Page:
I was taking a bus ride in Bournemouth when I noticed that the guy sitting next to me had the book In search of Robert Millar in his bag. We got talking and he said that as a young man he lived in Northolt and was a member of the Ross Wheelers.
I said that as a young cyclist in the late fifties I had read, in Cycling & Mopeds, of a good tester John Finch who was a member of the Ross Wheelers. My new acquaintance said he was his older brother! Remarkably despite being able to recall something I read over fifty years ago I can’t remember my fellow passenger’s christian name but it may have been David!
As Armstrong seems to be wearing a rainbow jersey this must be 1994. i don’t think humiliated is too strong a word to describe the Texan.
During a visit to my endospecialist (don’t ask) I picked up a copy of Triathlon magazine that contained an article about the science of hydration by Andy Blow. Andy is described as one of Britain’s finest tri coaches who includes Jenson Button and Fernando Alonso among his clients. Blow writes that loss of sodium is unpredictable and is determined by genetics. He adds that losses in sweat in a normal population can vary eight fold from 230mg/l to 1700mg/l The problem can be further increased if the athlete is a heavy sweater.
Now this didn’t seem likely to me. I believe that the body is a smart organism that has most of the bases covered. Think of two cavemen building an extension to their cave in Southern Africa. One is a heavy sweater with a very high sodium concentration. He could be losing 1700mg of sodium an hour. His buddy is a light sweater with a low sodium concentration so he is losing 115mg of sodium an hour. If you believe Blow this unhappy situation is down to chance. Now in Blow’s world the first caveman just takes in more salt, maybe he necks two Gatorades every hour! In reality these two guys will have similar salt consumption and in all likelyhood will not be able to vary it.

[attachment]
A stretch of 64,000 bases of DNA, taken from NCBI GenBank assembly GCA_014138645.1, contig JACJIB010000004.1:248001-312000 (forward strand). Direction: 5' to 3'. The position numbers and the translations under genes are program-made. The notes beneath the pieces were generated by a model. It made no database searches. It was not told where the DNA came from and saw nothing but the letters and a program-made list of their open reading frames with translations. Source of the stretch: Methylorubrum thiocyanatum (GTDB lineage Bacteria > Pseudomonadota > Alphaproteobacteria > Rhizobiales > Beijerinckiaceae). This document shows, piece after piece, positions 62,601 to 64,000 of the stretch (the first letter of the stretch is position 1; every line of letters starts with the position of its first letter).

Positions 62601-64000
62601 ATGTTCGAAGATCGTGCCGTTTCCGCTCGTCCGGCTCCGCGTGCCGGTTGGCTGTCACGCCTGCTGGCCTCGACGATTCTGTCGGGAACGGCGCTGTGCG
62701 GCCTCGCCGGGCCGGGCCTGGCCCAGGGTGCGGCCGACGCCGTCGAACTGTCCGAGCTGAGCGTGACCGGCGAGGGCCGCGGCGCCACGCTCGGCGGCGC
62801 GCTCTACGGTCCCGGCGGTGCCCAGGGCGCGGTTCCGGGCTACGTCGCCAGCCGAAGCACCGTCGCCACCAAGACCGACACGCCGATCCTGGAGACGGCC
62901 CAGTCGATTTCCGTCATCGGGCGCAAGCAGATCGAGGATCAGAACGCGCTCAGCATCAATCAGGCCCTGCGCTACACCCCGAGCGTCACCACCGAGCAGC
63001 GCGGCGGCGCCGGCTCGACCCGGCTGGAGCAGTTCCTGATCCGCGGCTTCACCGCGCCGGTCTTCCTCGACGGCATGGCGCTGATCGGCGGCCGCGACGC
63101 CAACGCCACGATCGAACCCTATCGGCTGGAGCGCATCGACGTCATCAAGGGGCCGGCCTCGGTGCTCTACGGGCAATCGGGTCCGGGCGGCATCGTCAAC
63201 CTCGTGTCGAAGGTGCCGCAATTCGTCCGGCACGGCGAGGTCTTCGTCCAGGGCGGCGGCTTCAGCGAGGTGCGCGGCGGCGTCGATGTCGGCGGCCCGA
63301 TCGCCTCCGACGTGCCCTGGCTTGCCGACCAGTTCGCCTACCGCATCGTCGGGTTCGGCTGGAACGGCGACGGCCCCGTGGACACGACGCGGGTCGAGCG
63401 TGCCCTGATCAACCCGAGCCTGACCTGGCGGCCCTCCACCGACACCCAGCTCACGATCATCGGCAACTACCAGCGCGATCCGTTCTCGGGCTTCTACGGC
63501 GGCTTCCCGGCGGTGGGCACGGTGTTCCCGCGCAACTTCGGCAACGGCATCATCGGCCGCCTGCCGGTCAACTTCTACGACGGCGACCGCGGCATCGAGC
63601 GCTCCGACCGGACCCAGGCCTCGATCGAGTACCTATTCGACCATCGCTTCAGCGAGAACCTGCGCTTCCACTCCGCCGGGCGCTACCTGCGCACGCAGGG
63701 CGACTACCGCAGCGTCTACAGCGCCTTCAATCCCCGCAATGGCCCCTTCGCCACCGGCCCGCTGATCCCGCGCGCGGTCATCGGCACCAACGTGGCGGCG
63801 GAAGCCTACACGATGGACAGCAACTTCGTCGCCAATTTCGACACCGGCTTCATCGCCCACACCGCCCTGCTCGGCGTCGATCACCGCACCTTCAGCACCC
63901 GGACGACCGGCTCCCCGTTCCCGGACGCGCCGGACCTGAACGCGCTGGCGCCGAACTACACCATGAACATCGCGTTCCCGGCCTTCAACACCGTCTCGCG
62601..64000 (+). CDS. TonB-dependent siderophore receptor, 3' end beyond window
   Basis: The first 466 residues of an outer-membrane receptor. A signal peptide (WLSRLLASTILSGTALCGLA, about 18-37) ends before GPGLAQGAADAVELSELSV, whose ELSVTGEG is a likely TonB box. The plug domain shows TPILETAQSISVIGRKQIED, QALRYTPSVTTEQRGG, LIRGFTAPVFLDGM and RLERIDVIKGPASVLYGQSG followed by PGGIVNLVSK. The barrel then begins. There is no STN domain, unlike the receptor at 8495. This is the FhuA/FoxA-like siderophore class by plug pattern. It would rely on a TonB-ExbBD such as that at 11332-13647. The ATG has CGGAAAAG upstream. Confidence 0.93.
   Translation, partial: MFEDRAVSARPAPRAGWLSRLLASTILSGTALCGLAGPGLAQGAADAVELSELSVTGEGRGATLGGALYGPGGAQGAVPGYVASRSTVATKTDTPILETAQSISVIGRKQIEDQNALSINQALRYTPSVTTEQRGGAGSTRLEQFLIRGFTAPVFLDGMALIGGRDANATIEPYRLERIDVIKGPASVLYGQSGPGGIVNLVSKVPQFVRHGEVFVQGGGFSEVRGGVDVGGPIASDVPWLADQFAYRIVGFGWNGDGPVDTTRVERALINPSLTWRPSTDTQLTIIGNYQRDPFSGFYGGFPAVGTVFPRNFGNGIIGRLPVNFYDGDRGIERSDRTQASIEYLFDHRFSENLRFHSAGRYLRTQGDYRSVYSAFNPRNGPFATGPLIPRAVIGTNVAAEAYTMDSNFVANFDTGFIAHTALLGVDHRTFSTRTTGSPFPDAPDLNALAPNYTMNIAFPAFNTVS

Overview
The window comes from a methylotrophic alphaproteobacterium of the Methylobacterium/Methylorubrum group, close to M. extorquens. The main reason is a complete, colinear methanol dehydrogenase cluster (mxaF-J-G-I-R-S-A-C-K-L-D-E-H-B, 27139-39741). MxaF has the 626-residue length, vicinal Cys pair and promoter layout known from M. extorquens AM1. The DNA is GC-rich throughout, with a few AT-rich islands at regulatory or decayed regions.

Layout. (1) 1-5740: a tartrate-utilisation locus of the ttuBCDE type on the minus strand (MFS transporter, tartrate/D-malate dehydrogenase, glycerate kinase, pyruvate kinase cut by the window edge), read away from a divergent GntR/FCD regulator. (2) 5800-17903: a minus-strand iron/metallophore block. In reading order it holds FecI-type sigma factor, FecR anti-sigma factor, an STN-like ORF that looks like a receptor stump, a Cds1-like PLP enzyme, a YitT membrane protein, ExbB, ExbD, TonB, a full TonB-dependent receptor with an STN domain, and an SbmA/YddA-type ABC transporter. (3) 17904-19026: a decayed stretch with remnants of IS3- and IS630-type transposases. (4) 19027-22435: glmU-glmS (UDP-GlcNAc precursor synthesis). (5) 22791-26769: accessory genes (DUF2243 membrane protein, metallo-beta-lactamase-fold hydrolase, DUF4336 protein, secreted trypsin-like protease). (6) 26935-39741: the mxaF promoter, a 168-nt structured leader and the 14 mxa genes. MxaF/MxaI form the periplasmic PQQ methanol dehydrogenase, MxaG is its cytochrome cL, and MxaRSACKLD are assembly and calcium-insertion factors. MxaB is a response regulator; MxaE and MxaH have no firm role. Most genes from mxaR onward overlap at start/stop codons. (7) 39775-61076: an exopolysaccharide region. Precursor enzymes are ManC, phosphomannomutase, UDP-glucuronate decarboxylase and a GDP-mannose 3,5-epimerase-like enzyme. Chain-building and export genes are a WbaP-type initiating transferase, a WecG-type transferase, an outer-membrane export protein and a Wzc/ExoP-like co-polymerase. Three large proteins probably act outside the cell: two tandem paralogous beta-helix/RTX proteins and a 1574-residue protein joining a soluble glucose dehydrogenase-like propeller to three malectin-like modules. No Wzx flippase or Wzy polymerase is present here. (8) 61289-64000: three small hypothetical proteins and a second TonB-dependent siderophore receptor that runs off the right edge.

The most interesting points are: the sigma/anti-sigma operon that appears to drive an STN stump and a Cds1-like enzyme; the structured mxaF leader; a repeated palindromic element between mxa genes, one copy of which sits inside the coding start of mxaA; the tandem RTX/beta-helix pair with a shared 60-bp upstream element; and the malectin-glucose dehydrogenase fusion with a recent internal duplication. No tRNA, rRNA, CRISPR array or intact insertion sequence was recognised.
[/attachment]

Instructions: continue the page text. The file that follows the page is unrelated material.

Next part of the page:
As one of the many oldsters with borderline hypertension I have a passing interest in sodium chloride and I recalled that I had read something about this very topic. As long ago as 1949 Dr Jerome Conn of the University of Michigan medical school carried out research on men carrying out work in an hot environment. He found that the sodium content of sweat varied from 40mg/l to 400mg/l. He found similar differences in the sodium content of urine.
So far so good, Blow and Conn are in agreement. But Conn discovered why there is such a massive variation in sodium content of sweat, In short the more sodium in your diet the more sodium in your sweat. This is the bodies more or less successful attempt to keep the sodium level constant. And isn’t that just what you would expect? Why would the body sweat out sodium leaving the body with a deficiency that could result in cramps and much worse.
My recommendation is to add half a cup of orange juice for the potassium content to a bottle of water. if you expect to sweat very heavily by all means add a quarter teaspoon of table salt just in case. This is based on the presumption that as a cyclist you care about your health and you are already on a low salt diet.